Having previously appeared in Northern Soul restaurant reviews merely as Robert Hamilton’s dining companion The Brunette, I was honoured to be entrusted with writing as well as eating (as Mr Hamilton was stuck on the tarmac at El Prat).
Our destination was Store Street Exchange at the Doubletree Hotel and my lunch date, The Silver Fox, was already in the hotel lobby when I arrived.
The restaurant, which opened in September 2017, is on the ground floor of the hotel and we were led to our booth by Lois. “Lovely squidgy seats,” commented TSF, and he was right. Although, looking around the room, the overriding brown of the décor doesn’t immediately speak comfort. In fact, in daylight it looks much like a standard hotel restaurant which is a shame as what is on offer is far from standard.
The starters are around the six quid mark. I had the smoked haddock & Gruyère croquettes with lemon aioli and, as I don’t eat meat but wanted an opinion on it, I made TSF go for the Bury black pudding & apple sausage roll with brown sauce. The croquettes perfectly combined the creamy, nuttiness of the cheese with the light smokiness of the haddock complemented by the lemony aioli. The Bury black pudding sausage roll was pronounced “really good” and its pastry was “beautiful and crunchy”.
We were drinking sparkling water but Store Street has an impressive range of beers from Brightside Brewing Company in Radcliffe and J.W. Lees in Middleton which are served in the fashionable two thirds of a pint measure (£4.95). There is a selection of wines from £20 to £30 a bottle and cocktails at £9.
TSF quizzed Lois about what he should opt for as his main course (as I had insisted he had meat). She explained that every time there is a new menu, the staff get to taste everything so that they are properly informed. She recommended the rotisserie chicken (£14.95/19.95) or the Store Street beef burger (£16.50). As a connoisseur of the burger, TSF opted for that with a side of tiger fries (a mixture of sweet potato and potato fries) and I chose the fillet of bream with chive creamed potato and charred onions (£18.50), although I asked for skin on fries in place of the mash. The fish had a beautifully crisp skin with succulent, moist flesh and while the fries were great, I think the chef was correct in choosing to serve it with mash and it was simply my greed that made me go for the switch. TSF liked his burger. “Good. Meaty. How a burger should be.”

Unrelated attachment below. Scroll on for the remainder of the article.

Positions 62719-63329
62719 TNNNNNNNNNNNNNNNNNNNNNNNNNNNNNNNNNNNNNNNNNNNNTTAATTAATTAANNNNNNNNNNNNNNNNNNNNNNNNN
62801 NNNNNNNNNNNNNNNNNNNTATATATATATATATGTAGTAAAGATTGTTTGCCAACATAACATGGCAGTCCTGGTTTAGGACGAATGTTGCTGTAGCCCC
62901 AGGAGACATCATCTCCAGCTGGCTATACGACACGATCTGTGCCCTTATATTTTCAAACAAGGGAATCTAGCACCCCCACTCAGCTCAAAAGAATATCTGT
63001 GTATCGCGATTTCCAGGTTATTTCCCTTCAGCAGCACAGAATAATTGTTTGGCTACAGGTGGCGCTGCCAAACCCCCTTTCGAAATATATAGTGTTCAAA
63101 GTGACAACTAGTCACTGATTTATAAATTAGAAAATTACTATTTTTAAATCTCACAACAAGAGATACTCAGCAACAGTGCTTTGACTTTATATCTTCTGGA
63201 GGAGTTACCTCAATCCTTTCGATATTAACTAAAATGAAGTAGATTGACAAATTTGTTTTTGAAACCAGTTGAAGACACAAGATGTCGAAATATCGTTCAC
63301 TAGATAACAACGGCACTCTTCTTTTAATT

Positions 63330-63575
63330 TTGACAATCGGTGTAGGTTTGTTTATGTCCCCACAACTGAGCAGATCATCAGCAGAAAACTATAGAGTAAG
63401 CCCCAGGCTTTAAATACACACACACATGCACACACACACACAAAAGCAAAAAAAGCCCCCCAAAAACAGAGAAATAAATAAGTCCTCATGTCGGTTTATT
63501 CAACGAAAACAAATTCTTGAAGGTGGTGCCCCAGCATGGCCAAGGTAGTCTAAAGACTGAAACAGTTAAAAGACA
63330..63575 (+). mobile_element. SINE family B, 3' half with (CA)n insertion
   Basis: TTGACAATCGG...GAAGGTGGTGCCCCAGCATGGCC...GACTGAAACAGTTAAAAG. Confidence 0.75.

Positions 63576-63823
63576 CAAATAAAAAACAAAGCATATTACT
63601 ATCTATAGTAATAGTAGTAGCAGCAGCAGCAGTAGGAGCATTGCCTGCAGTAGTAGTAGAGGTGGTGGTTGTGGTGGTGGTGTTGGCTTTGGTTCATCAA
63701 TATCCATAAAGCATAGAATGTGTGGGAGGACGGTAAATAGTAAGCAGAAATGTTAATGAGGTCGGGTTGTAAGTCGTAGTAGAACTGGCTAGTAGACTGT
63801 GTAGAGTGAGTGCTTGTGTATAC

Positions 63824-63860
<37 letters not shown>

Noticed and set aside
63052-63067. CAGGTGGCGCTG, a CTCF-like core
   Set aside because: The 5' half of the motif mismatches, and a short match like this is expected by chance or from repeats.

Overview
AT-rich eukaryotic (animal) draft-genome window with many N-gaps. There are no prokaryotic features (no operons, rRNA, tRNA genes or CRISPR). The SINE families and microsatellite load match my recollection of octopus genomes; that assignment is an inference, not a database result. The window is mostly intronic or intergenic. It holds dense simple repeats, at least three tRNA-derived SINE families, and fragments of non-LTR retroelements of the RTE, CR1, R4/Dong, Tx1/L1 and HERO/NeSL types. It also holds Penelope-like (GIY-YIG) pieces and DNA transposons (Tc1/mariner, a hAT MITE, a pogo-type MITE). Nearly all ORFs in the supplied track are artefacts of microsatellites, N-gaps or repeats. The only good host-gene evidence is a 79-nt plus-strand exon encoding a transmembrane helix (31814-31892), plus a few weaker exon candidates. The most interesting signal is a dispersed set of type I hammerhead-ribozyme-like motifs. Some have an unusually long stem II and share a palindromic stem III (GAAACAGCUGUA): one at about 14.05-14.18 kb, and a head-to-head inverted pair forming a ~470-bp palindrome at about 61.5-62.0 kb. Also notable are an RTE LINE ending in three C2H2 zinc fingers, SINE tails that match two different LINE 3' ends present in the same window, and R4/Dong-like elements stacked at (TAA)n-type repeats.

After that we had no need for a dessert, but we took two for the Northern Soul team anyway. And I’m glad we did. His melt-in-the-middle chocolate pudding with salted caramel ice cream (£6) did exactly that – unleashing a rich, warm 60 per cent cacao torrent. My lemon and mascarpone cheesecake with poppy seed meringue (£6) was light and creamy and had just enough fruits of the forest to convince me that it contributed to my five-a-day.
So yes, Store Street may look like a basic hotel bar but don’t be fooled by the facade. This is well-cooked quality food, served up all day by a knowledgeable, helpful and attentive team in their smart Oliver Harvey (made in Dukinfield) aprons.